By Cynthia L. Webb washingtonpost.com Staff Writer
Thursday, July 1, 2004; 9:45 AM
Six years and millions of dollars later, Microsoft's legal status in the United States appears to be settled.
Following agreements to resolve antitrust-related class action lawsuits with Arizona, Massachusetts and North Dakota, the company was handed a major victory when a federal appeals court upheld the company's 2001 antitrust settlement with the Justice Department.
The decision had the effect of "soundly rejecting arguments by Massachusetts and competitors that the landmark pact didn't effectively curb Microsoft's monopoly power. The ruling effectively ends a six-year legal saga, prompted by Microsoft's actions to quash the threat of competition from Internet-based software. Microsoft agreed to relatively minor modifications of its business practices to end the case, which at one time had prompted calls from the Justice Department and a federal judge to break up the software giant," The Wall Street Journal reported. "Significantly, the U.S. Circuit Court of Appeals for the District of Columbia agreed with a lower court and Microsoft that forcing the company to remove its browser software from the Windows operating system would hurt the performance of Windows, and effectively hurt consumers. The settlement permits computer makers to hide Microsoft's built-in Web browser software, rather than remove it altogether."
The San Jose Mercury News said the decision "removes much of the legal uncertainty over Microsoft's business, at least in the United States. The company still faces years of litigation in Europe, where the European Commission has found Microsoft in violation of antitrust laws." The Washington Post explained the Justice Department probably would not ask the Supreme Court to consider the case. That, according to the Post, "effectively closes the antitrust case brought in 1998 by the Justice Department, more than 20 states and the District. Ten states signed on to the 2001 settlement while nine plus the District pushed for stiffer sanctions in new hearings. When U.S. District Judge Colleen Kollar-Kotelly ruled against them in November 2002, only Massachusetts appealed, continuing to argue that the sanctions included in the settlement were a slap on the wrist and that the judge had erred in approving them."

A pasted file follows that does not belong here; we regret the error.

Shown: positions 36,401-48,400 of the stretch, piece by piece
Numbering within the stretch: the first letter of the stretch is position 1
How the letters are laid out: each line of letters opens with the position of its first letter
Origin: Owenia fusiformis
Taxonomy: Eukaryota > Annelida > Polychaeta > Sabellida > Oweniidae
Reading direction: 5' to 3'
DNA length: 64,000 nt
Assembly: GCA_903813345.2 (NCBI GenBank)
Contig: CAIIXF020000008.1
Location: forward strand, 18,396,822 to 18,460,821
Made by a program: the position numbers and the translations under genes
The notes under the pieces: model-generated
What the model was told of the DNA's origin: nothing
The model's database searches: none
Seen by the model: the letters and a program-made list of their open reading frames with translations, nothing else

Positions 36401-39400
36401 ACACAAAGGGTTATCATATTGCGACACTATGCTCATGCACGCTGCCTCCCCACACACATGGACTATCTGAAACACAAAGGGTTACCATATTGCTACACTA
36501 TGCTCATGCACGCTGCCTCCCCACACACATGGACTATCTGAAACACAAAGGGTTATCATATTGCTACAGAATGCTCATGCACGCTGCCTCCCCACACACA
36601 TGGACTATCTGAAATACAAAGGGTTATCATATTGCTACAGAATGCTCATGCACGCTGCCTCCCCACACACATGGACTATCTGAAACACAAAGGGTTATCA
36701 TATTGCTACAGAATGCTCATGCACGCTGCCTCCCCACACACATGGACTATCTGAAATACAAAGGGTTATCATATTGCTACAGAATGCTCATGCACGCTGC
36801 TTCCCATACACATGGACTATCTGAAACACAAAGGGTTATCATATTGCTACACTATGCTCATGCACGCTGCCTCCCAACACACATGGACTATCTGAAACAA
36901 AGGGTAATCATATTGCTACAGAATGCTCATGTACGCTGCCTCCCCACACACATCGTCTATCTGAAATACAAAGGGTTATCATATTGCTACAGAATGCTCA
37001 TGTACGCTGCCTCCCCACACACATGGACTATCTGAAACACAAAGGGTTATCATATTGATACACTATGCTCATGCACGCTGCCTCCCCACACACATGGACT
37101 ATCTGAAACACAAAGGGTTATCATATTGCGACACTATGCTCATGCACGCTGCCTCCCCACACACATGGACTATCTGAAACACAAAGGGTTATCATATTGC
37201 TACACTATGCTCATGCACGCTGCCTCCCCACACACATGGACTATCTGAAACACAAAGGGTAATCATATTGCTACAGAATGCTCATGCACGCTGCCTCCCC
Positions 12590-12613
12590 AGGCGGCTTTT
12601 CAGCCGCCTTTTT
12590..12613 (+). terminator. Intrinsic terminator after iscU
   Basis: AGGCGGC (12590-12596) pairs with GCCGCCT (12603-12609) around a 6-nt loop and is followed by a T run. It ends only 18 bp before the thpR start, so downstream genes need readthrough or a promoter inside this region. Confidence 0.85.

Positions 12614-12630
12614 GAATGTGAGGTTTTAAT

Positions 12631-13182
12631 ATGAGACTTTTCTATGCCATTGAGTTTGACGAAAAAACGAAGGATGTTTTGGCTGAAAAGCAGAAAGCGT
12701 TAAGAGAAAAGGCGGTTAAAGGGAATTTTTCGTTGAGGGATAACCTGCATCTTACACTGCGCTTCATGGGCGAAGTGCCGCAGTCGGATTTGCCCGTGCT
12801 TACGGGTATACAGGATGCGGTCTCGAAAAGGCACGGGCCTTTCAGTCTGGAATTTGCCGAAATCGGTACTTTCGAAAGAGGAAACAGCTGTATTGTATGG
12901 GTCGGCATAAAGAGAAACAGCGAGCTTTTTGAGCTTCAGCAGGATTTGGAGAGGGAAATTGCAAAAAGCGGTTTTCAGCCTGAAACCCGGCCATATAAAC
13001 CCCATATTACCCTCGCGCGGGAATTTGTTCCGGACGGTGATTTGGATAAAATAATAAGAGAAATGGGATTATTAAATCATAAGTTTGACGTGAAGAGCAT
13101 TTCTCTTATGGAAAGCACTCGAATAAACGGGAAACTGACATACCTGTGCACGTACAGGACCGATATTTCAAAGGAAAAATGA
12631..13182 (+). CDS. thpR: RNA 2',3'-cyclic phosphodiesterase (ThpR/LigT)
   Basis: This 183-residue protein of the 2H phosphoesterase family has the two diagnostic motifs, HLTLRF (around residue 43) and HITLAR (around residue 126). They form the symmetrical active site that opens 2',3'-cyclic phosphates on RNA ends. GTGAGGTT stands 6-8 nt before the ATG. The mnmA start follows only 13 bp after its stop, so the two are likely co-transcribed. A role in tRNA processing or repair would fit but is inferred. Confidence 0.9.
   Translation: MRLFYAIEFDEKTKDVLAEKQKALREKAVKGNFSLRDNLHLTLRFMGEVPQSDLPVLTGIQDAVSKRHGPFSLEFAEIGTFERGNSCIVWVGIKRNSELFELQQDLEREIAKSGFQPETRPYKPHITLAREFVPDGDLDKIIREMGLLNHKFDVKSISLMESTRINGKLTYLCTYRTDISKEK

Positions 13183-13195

San Jose Mercury News: Epic Case Ends After Six Years (Registration required)
The Washington Post: Microsoft Settlement Upheld (Registration required)
Reuters noted that the decision "rejected appeals for tougher remedies" and "turned down appeals from the state of Massachusetts and two high-tech industry groups that could have led to a redesign of the company's Windows operating system."
Cheers and Tears
Microsoft and the feds couldn't be happier: "Today's unanimous decision sends a clear and emphatic message that the settlement reached two years ago is a fair and appropriate resolution of these issues," said Brad Smith, general counsel at Microsoft, in a statement. And Assistant Attorney General R. Hewitt Pate, head of the Justice Department's antitrust division, called the ruling "a resounding victory for the Justice Department and American consumer," according to the Associated Press and other media outlets.
Massachusetts was not thrilled. "This decision is bad news for consumers, bad news for competition, and ultimately will be bad news for our economy," said state Attorney General Tom Reilly, according to the Financial Times. "This clearly shows that our antitrust laws are not effective in protecting consumers. Our high-tech economy will not reach its full potential unless regulators and the courts are willing to deal with Microsoft and its predatory practices." The Washington Post quoted Reilly as saying that Microsoft "not only has been ruled a monopolist, they are now a protected monopolist. That's a very dangerous thing."
And more gloom and doom from the Computer and Communications Industry Association, one of the two trade groups that challenged the settlement. "We're disappointed, obviously," said Ed Black, president and chief executive officer of the CCIA, according to Reuters. "The settlement remains a failure and it has not served the public interest." Meanwhile, Mitchell Pettit, head of trade group ProComp, told the Post the ruling "comes close to blessing Microsoft as a natural monopoly."
Reuters: Appeals Court Upholds Microsoft Antitrust Deal Financial Times: Microsoft In Appeals Court Victory
Found: A New Search Strategy
With a key legal victory in its pocket, Microsoft can compete head-on with search engine rivals Yahoo and Google. The company has announced a number of changes to its online search tool, including changing the way it labels paid ads from the main section of returned searches and a new look for its search site.